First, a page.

ATLANTIC CITY, N.J. – At the 2006 New Jersey Association of Counties Annual Conference yesterday, Department of Community Affairs Commissioner Susan Bass Levin announced Cape May County as the first recipient of DCA’s new COUNT initiative.  Cape May received $80,000 to encourage and promote shared services throughout the county. 

“Around New Jersey, our public servants are demonstrating that sharing services can work,” said Governor Corzine. “We all need to find ways to save money without losing our quality of life, and I am proud of the steps that Cape May is taking to drive down costs and increase government efficiency.”

“As Mayor of Cherry Hill, I learned the benefits of sharing services and reducing municipal costs,” Commissioner Levin said. “Now, as DCA Commissioner, I am pleased the state can offer these incentives to our county and local governments. I commend Cape May for taking the lead on this new initiative to reduce costs and create beneficial local and regional collaborations.

”With its funding, Cape May will establish a new shared services coordinator position.  The coordinator will identify and analyze opportunities to establish new shared services between the county, municipalities, school boards and other public agencies. 

“I am extremely pleased that Cape May County is in the forefront of leading the movement to decrease local spending by consolidating services,” said Senator Nicholas Asselta.  “I hope that the sharing of services will soon be a statewide trend, and I am proud that my district is leading this effort.”“

As a former Mayor and Freeholder, I am acutely aware of the importance of sharing and consolidating services,” said Assemblyman Jeff Van Drew, who just won Legislator of the Year from the Association of Counties for encouraging shared services throughout his district.  “Due to limited resources, the wave of the future will be sharing and consolidating, which will enable us to save money without harming the integrity of government and the services they provide.”“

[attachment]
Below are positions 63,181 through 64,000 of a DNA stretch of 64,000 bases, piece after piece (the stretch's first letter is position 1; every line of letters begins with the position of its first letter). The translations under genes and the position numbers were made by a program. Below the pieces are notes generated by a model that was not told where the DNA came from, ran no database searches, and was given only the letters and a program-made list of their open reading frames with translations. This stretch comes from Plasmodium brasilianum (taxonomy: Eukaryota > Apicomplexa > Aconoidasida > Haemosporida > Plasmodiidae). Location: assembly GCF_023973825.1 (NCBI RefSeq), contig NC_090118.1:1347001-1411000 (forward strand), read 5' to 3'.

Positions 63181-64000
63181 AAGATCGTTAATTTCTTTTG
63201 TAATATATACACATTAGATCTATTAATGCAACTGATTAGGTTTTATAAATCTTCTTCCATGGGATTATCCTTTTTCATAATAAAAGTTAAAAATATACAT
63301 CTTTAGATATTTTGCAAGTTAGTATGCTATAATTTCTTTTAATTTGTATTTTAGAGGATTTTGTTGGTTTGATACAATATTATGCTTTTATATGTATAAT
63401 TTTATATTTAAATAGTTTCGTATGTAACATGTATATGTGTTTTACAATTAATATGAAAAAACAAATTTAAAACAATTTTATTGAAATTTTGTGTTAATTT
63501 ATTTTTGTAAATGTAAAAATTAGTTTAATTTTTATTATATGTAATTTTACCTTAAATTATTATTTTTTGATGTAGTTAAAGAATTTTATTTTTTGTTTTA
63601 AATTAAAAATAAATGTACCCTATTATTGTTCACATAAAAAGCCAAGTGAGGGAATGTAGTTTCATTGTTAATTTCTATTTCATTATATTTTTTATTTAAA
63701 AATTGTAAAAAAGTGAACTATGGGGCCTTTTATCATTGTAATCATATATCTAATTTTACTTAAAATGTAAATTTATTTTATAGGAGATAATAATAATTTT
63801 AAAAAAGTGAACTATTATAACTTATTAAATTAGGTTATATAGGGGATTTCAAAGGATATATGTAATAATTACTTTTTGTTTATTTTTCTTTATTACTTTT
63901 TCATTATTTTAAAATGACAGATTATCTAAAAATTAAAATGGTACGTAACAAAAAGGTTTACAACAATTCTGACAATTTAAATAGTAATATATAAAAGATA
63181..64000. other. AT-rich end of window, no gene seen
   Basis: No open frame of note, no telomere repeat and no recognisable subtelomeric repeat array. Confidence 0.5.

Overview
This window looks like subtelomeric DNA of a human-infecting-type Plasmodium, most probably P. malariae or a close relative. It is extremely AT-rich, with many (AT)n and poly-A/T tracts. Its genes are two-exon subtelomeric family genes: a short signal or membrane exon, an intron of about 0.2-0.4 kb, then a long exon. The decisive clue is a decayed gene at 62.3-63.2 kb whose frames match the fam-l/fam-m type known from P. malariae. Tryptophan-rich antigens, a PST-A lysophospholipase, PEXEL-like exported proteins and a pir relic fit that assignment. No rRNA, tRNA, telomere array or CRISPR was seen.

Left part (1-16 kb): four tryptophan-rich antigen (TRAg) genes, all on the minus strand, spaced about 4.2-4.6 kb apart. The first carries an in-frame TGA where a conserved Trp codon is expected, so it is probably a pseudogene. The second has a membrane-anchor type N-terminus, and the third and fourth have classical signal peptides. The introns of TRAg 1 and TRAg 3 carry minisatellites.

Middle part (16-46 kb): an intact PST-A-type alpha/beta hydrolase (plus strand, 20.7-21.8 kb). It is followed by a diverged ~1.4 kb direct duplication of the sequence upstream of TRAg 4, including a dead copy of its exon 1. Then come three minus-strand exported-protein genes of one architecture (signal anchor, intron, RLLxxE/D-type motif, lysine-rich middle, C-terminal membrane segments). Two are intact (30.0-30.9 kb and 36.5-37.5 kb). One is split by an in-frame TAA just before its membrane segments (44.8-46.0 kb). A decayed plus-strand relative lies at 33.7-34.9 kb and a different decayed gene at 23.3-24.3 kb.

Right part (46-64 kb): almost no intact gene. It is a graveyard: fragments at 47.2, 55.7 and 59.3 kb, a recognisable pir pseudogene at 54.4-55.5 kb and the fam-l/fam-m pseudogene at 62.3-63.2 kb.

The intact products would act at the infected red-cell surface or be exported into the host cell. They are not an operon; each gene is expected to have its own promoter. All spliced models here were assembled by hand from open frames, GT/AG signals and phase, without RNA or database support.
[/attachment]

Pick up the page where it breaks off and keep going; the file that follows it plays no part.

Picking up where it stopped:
Our constituents expect us to do more with less,” said Assemblyman Nelson Albano added.  “If we don't reach that goal there will be an ever upward spiral of property taxes. I applaud Commissioner Levin and Cape May County for this undertaking.”“

Cape May County has always recognized the economic benefits and effectiveness of sharing services,” said Cape May County Freeholder Len Desiderio.  “This grant will help us to be more active and creative in our efforts.  We applaud this program and are grateful for the opportunity to continue to demonstrate the significance of this approach in providing tax relief and better services.”

COUNT is a component of DCA’s successful SHaring Available Resources Efficiently (SHARE) Program, which is funded through the New Jersey Regional Efficiency Development Incentive Program.  SHARE grant assistance is available to help counties and municipalities that want to consolidate services for residents. 

COUNT grants are tailored to a county’s needs and opportunities, and are available to counties who are ready to serve as a model for the expansion of sharing services. The program is designed to help county governments and countywide organizations identify the most promising services to share between towns, between towns and the County, and between towns and school districts.  Successful programs include police and fire protection services, transportation and public works programs, animal control services, emergency dispatching and technology services, stormwater compliance efforts and shared municipal facilities.  

Applications for COUNT and other SHARE grants are accepted on a rolling basis, and grant funding is flexible depending on proposed activities and work plans. Applicants receive preliminary notice of funding decisions within 10 business days of receipt of a completed application package. Visit DCA’s website at for more information.